The transcutaneous vagus nerve stimulation (tVNS) is a non-invasive technique in the treatment of drug-resistant epilepsy and results in positive effects for patients who cannot tolerate invasive vagus nerve stimulation. In a study, Wu et al. aimed to define the relationship between tVNS and seizure control, quality of life (QOL) and some other factors.
They found articles by searching through PubMed and Web of Science, and a total of three articles with 280 patients overall were included. These eligible studies include two randomized double-blinded trials and one randomized single-blinded trial. Meta-analysis and systematic review were performed, analyzing the association between tVNS and seizure frequency using the available data. The responder rate, QOL and adverse effects were also analyzed.
The results showed a significant difference in seizure frequency between treatment group and control group (Z = 2.14, P = 0.03, 95% confidence interval (CI) -6.31 to -0.27; I2 = 10%). However, only two studies provided the data of responders, and the result failed to figure out a significant difference (Z = 0.75, P = 0.45, 95% CI (odds ratio) 1.47 (0.54-4.02); I2 = 61%). It is difficult to define whether tVNS improved QOL between treatment and control groups using the available data. The adverse effects seem to be very few, with the most common being a headache.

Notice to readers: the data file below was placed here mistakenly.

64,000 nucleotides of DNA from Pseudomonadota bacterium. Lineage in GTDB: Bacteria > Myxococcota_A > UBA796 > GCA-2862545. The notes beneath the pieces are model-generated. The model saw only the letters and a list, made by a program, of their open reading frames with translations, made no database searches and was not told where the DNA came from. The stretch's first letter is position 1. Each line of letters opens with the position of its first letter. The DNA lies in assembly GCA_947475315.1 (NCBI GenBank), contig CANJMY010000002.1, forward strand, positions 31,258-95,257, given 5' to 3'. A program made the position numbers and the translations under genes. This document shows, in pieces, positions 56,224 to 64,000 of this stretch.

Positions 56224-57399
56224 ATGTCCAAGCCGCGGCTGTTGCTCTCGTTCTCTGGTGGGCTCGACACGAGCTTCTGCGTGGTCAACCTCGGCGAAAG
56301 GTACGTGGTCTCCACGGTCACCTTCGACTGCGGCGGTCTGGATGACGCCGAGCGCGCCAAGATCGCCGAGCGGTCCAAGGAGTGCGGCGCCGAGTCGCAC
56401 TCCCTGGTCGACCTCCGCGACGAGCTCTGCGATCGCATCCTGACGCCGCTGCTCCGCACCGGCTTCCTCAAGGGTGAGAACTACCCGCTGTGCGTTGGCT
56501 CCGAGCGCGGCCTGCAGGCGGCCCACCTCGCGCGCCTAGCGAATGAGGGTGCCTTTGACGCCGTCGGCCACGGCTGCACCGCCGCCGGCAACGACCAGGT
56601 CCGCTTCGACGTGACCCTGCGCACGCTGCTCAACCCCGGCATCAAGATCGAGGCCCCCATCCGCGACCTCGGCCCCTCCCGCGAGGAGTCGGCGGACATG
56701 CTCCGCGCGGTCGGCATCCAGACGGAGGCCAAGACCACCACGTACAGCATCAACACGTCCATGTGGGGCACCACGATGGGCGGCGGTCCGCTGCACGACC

tVNS is an effective procedure to control the frequency of seizures according to the available data, especially for those patients who do not want to tolerate a surgical procedure 1).
Bauer S, Baier H, Baumgartner C, Bohlmann K, Fauser S, Graf W, Hillenbrand B, Hirsch M, Last C, Lerche H, Mayer T, Schulze-Bonhage A, Steinhoff BJ, Weber Y, Hartlep A, Rosenow F, Hamer HM. Transcutaneous Vagus Nerve Stimulation (tVNS) for Treatment of Drug-Resistant Epilepsy: A Randomized, Double-Blind Clinical Trial (cMPsE02). Brain Stimul. 2016 May-Jun;9(3):356-363. doi: 10.1016/j.brs.2015.11.003. Epub 2016 Jan 20. PubMed PMID: 27033012.